Lots of ways to greet people at your door.
- “Hello. May I help you?”
- “Get your @%!#s in here!”
- “Salutations. Please depart the premises.”
- “And how long might you be staying?”
All winners depending entirely on who just knocked.
There is another, more joyous, deliberately care-full (and I mean that word just the way it was intended, “full of care”, not “overly cautious”) method of engaging your guest:
Now imagine you are invited to meet someone in South Park SD.
Whether walking, cycling, driving, ridesharing, or scootering, if you are coming from any surface street to the north, as a huge number of visitors do, you will inevitably end up in the bottleneck:
And JUST as you cross into the neighborhood, on the southwest corner of Juniper and 30th / Fern Streets, you feel enthusiastically accepted:
Artist Channin Fulton‘s mural is here to meet you at the door, take your coat, give you a tour, and remind you to save room for dessert.
All in the confines of an electrical junction box.
And lest you get lost, here’s a view from above:
Fulton provided the mural’s backstory via email:
“The project began when the team behind South Park Clean Up reached out. My first contacts for the project were… neighborhood locals and volunteers. They reached out after they had seen the mural work I had done for their friends’ North Park shop, Artelexia… They put me in touch with the South Clean Up committee and after some email exchange, we were able to get enough funding to go forward with the paint project.
The design was in collaboration with the committee. We decided on a concept that would assign each side of the box to represent the different aspects of South Park–the business district, the neighborhood/historic homes, nature/park culture–and, a ‘Welcome to South Park’, which faces the North Side (at the intersection of Juniper & 30th/Fern).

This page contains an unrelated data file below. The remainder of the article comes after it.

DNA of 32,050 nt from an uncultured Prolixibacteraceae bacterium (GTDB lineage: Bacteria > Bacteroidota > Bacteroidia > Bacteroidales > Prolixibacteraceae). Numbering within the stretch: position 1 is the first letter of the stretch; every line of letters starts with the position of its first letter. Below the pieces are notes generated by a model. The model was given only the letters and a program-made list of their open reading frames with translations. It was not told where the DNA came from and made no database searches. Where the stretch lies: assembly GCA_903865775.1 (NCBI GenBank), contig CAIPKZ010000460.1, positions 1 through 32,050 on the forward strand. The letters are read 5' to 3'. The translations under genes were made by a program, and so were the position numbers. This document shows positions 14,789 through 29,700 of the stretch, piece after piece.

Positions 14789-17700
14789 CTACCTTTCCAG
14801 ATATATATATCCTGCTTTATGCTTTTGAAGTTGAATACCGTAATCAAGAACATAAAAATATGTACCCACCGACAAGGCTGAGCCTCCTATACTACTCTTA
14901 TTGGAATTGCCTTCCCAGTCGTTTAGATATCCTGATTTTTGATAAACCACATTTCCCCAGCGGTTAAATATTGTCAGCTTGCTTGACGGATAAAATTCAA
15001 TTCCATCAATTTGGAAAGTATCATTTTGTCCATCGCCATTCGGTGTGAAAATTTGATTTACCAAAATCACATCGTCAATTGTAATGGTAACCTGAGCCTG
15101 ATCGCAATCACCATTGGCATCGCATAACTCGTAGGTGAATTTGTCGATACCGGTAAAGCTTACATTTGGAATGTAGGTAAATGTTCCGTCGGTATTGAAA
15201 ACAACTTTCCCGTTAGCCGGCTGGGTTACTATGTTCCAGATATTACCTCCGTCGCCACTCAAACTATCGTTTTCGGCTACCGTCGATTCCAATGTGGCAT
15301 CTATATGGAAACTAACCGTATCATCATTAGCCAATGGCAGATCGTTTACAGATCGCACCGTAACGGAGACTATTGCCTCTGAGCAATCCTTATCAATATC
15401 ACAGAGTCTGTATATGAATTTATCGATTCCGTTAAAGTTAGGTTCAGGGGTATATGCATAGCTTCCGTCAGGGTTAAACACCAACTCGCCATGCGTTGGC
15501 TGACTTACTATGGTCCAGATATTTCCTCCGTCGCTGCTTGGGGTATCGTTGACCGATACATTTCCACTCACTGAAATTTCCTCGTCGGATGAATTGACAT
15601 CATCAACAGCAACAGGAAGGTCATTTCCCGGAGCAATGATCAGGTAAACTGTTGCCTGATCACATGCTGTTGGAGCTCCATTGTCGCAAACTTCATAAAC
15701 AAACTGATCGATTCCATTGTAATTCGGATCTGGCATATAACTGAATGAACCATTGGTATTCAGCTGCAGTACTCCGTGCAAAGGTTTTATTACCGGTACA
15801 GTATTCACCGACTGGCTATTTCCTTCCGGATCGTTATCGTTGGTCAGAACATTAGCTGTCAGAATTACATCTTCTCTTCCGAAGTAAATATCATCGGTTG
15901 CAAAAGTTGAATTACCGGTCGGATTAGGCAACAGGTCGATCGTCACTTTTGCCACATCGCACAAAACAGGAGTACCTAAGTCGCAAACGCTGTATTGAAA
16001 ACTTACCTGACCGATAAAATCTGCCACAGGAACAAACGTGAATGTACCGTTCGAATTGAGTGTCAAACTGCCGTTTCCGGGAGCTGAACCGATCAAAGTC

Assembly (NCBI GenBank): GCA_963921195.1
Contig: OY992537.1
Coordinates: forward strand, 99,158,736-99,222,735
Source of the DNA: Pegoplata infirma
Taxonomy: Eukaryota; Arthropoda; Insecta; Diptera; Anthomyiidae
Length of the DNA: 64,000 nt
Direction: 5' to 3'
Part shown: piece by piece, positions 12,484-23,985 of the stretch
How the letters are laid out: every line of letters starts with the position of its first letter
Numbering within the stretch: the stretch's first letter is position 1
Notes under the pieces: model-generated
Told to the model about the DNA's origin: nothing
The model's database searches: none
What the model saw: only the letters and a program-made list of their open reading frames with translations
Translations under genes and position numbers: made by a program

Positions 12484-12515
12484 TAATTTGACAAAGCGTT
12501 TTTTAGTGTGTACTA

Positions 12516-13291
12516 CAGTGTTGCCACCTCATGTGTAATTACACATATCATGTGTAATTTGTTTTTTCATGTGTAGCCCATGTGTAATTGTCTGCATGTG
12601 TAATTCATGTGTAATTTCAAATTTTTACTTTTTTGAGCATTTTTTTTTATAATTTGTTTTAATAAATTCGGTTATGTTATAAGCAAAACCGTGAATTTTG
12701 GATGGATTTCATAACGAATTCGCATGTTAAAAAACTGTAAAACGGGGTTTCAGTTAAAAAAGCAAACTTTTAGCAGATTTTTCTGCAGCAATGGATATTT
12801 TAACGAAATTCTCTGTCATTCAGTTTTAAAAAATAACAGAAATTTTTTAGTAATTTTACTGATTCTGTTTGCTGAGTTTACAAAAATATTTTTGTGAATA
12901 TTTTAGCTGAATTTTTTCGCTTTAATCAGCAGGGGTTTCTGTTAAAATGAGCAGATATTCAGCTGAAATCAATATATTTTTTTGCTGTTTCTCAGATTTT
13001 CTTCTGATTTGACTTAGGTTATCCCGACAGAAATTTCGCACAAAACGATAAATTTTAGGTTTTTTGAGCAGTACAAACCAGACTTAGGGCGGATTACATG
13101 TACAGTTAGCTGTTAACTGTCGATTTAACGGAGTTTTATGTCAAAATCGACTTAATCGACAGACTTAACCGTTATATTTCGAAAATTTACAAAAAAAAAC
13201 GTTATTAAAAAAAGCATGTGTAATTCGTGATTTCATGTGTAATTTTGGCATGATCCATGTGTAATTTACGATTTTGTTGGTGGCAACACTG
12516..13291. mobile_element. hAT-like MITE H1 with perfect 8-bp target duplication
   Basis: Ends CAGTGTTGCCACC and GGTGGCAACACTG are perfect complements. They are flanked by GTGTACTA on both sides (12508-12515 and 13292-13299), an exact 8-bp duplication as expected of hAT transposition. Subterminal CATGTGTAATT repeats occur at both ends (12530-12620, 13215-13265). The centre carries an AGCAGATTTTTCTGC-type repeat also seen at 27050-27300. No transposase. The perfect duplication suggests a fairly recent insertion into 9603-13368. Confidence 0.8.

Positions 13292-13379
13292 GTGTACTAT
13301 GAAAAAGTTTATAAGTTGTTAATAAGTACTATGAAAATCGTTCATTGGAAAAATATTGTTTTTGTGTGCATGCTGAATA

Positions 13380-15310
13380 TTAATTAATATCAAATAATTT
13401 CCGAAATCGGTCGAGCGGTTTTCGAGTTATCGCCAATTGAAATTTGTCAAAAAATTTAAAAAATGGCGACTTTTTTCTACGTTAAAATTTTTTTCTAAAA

I also incorporated color ’tiles’ to sit behind the graphic black line work, with the hope that it’d bring charm, delight, and vibrancy (all words I’d use to describe the community). I think it also gives off a mid century vibe, which is more in line with my personal art style–although, I admit that [another local shop] might have influenced me a bit, too. 😉
It was a pleasure to create on site in SP. It’s one of my favorite neighborhoods to work on the street from as a muralist. I’m always walking into SP via Grant Hill where I live, and when I come up 30th, I feel joy and peace. I love the walkability and feel happy to have been a little part of SP street beautification.
Special thanks to Jules Ferguson of the SP Clean Up Committee, who spearheaded the project.” (C.Fulton, personal communication, Feb. 5, 2020).
If you are aware of the mid-century modern look, how can you spend a moment with this mural and not feel like you’ve been transported to the best of Main Street in Palm Springs?!?
Locals will appreciate Fulton’s ability to capture details. This place is next to the Grape Street Dog Park.
And just so you know Fulton wasn’t kidding…
This captures the best of the dog park:
Behind Captain Kirk‘s. Used to be a supermarket, now it’s something else…
I totally know that dude. He owes me 10 bucks. Maybe the other way around.
I’m not an artist or critic, so my language will be rough here, but it is uncanny to me how Fulton’s spare presentation can so elegantly capture the essence of a thing.
I don’t know if I know the guy. But in my gut I’d swear I saw him. Recently. And we were both in a pretty good mood.
Now let’s look a little closer at a couple finer points:
Did you notice how Fulton subtly blended the Craftsman-style window in that previous picture? You might not have recognized that it covers a junction box vent!
Seriously, how quickly would you “punt” on the details here unless you really cared?
This much attention to detail is just an act of love…
So THANK YOU, Channin Fulton, for your care-full “Welcome to South Park San Diego!”
Thanks for reading and stay tuned!